P.G.(Alexander) Sittenfeld, a Cincinnati Ohio council member, was accused of accepting $40,000 in bribes today. He had run a failed race for Senate in 2016 and announced his intention to run for Mayor in 2021 in July this year. David DeVillers, U.S. attorney for the Southern District of Ohio, announced the allegations of public corruption today in conjunction with Chris Hoffman, FBI special agent in charge.

DeVillers announced a six-count indictment, charging Sittenfeld with “bribery, wire fraud and theft of honest services.”  The “gist of this indictment,” he continued, “was a scheme to bribe citizens of Cincinnati by corruptly soliciting $40,000 into a PAC that was secretly controlled by Mr. Sittenfeld in exchange for specific and official action and benefits to Project One.” Sittenfeld is the latest indictment in an ongoing investigation that has already indicted two other people, Jeff Pastor and Tyran Marshall. Former Bengals player Chinedum Ndukwe has been cooperating with the project as a confidential FBI witness. Ndukwe became a confidential informant to two undercover FBI agents in a sting to expose the actions of the operation in 2018.

Photo/CORRIE SCHAFFELD

The press release states that Sittenfeld would “deliver the votes” to the city council to support a real estate investment project called Project One. It is alleged that in November and December of 2018, he accepted “four payments of $5000” through his PAC in exchange for the votes. He allegedly accepted four more payments of $5000 in September and October of 2019 related to a projected statewide gambling initiative. “In that particular alleged artifice to defraud,” DeVillers continued, “Mr. Sittenfeld indicated he could use proposed zoning codes in Cincinnati to create a controlled environment so that Project One could have sports gambling to the exclusion of others.” Sittenfeld reportedly told his investors that “he can move more votes than any other single person.”

Sittenfeld’s indictment comes on the heels of two other indictments in recent weeks. City Council member Pastor and his middleman, Marshall, were arraigned in court on Nov 10, facing “ten federal charges including wire services fraud, attempted bribery, extortion and money laundering charges,” according to the local News12 of Cincinnati. Pastor “solicited and received $55,000 in bribes between August 2019 and February 2019” in exchange for “promised official action related to projects before the City of Cincinnati.” Pastor and Marshall had been working on a real estate development deal promising help to investigators if they “could give him money through the newly incorporated Ummah Strength LLC that was set up by Marshall.” DeVillers stated that “other than Mr. Ndukwe—other than Project One,” he knows of “no relationship or conversation between Mr. Pastor and Mr. Sittenfeld in relation to Project One.”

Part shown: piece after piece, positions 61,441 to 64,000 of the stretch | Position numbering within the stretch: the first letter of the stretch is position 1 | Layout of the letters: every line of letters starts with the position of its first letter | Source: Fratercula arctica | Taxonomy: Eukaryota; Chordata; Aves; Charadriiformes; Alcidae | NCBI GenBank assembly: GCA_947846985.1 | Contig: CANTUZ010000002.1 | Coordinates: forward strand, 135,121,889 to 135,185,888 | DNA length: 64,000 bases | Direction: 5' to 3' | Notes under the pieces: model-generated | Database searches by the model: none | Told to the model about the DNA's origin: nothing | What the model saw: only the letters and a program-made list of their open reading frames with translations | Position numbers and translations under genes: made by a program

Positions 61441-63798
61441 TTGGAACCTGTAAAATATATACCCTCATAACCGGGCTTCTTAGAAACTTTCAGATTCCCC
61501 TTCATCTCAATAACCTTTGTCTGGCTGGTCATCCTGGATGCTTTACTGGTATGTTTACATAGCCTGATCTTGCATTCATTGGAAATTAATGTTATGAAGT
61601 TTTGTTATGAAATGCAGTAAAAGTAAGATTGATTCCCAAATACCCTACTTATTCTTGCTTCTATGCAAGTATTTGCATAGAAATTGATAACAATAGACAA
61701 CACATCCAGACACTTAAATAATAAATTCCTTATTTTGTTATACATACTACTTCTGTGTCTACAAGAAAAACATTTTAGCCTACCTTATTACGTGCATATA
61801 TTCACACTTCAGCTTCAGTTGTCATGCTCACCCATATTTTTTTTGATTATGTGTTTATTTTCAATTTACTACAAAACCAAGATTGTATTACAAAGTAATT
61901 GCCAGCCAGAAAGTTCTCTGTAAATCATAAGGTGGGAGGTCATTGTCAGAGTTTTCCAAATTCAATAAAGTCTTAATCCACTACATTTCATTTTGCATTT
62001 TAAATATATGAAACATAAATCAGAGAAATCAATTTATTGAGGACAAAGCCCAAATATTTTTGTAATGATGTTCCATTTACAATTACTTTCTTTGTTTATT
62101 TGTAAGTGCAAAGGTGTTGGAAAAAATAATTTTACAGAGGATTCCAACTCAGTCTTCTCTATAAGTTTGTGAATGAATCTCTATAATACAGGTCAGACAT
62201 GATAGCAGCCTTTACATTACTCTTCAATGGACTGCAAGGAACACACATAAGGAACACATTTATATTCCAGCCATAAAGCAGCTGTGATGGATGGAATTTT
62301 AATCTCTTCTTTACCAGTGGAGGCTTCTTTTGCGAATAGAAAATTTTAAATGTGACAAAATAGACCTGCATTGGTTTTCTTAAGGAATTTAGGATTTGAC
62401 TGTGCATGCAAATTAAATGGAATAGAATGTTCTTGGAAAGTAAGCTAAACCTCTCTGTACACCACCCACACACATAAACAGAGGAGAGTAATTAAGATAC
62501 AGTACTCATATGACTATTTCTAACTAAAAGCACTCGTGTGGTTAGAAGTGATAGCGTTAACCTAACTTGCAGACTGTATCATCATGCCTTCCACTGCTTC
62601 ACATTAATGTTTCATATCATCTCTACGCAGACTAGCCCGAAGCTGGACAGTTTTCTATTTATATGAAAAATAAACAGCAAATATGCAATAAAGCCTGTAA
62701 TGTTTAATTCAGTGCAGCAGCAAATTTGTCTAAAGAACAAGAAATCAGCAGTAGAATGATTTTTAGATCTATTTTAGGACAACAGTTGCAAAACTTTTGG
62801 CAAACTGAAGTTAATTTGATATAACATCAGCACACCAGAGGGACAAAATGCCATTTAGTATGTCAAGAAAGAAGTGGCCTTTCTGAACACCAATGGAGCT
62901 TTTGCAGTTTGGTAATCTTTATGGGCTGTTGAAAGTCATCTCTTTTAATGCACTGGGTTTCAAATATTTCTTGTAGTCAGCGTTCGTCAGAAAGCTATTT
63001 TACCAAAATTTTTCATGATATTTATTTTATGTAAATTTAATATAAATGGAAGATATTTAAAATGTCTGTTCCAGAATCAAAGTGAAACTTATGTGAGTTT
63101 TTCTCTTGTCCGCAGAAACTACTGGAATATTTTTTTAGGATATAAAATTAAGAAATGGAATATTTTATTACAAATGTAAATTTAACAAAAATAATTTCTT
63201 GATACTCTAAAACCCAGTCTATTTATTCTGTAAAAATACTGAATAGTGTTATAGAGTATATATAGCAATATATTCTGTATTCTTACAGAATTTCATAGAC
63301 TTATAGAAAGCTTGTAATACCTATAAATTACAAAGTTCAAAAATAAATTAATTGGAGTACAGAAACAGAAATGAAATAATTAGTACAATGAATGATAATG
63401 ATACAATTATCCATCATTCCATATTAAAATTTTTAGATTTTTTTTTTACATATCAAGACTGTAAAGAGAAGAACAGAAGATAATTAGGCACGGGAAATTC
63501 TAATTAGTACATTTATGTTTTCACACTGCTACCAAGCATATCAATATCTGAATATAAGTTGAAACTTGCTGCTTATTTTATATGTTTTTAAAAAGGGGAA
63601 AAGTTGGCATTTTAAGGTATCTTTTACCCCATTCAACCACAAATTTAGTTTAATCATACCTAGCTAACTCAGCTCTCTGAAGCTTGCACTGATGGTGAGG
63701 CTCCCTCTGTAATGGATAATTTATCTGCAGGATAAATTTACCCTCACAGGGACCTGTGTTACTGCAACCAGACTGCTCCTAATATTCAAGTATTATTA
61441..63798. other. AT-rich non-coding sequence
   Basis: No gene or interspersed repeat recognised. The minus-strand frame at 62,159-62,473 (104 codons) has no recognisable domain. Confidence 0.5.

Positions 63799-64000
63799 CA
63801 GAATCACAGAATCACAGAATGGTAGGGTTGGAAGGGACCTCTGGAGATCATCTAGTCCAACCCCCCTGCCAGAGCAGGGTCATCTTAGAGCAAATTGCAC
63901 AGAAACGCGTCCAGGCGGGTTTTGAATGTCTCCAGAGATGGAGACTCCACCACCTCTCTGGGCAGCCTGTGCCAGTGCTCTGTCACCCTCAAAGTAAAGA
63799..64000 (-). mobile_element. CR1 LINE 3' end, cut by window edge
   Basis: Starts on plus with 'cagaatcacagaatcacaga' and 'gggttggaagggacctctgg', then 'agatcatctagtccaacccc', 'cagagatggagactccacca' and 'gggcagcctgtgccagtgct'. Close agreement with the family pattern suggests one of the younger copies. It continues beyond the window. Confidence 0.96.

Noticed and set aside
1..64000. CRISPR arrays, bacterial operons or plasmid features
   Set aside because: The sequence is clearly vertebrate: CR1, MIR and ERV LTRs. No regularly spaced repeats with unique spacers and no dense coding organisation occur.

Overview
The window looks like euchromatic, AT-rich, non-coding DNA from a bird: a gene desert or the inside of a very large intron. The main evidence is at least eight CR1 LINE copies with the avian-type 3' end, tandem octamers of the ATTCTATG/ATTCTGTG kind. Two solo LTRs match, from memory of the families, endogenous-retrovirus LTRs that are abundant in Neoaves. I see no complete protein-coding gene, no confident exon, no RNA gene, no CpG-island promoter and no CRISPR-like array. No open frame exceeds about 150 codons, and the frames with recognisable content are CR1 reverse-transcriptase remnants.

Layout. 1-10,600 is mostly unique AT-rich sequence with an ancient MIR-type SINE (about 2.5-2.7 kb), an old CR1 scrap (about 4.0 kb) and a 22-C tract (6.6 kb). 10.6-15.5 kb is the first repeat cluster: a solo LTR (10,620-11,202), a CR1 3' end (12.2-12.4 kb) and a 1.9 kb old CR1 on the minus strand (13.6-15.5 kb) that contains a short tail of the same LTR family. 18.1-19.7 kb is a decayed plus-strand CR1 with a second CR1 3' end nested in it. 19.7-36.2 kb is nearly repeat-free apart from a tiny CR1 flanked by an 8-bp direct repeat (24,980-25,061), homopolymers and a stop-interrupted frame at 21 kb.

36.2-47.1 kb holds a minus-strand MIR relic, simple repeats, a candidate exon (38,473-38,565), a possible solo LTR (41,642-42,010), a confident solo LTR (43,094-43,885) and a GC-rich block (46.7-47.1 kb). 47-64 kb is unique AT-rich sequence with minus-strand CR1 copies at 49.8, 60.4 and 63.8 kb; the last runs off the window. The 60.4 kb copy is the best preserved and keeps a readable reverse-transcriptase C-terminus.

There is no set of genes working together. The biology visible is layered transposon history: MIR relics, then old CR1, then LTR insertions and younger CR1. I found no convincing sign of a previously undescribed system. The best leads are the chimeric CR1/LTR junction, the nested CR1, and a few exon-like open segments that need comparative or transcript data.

Pastor is charged with each of the 10 counts in the indictment: one count of conspiring to commit honest services wire fraud (up to 20 years in prison), two counts of honest services wire fraud (up to 20 years), three counts of bribery (up to 10 years), three counts of attempted extortion by a government official (up to 20 years) and one count of money laundering (up to 20 years). He pleaded not guilty. Marshall is charged with four crimes: one count of conspiring to commit honest services wire fraud (up to 20 years in prison), one count of bribery (up to 10 years), one count of attempted extortion (up to 20 years) and, one count of money laundering (up to 20 years).

Former Council Member Tamaya Dennard was also arrested earlier in 2020. She pleaded guilty to one count of honest services wire fraud in September. In exchange for the guilty plea, federal prosecutors dropped other charges of bribery and attempted extortion. Dennard admitted to “devising a scheme to accept a $15,000 bribe in exchange for her vote” on the Hilltop land swap deal. She is scheduled for sentencing on Nov. 24.

Sittenfeld is charged with two counts each of honest services wire fraud (up to 20 years in prison), bribery (up to 10 years), and attempted extortion by a government official (up to 20 years).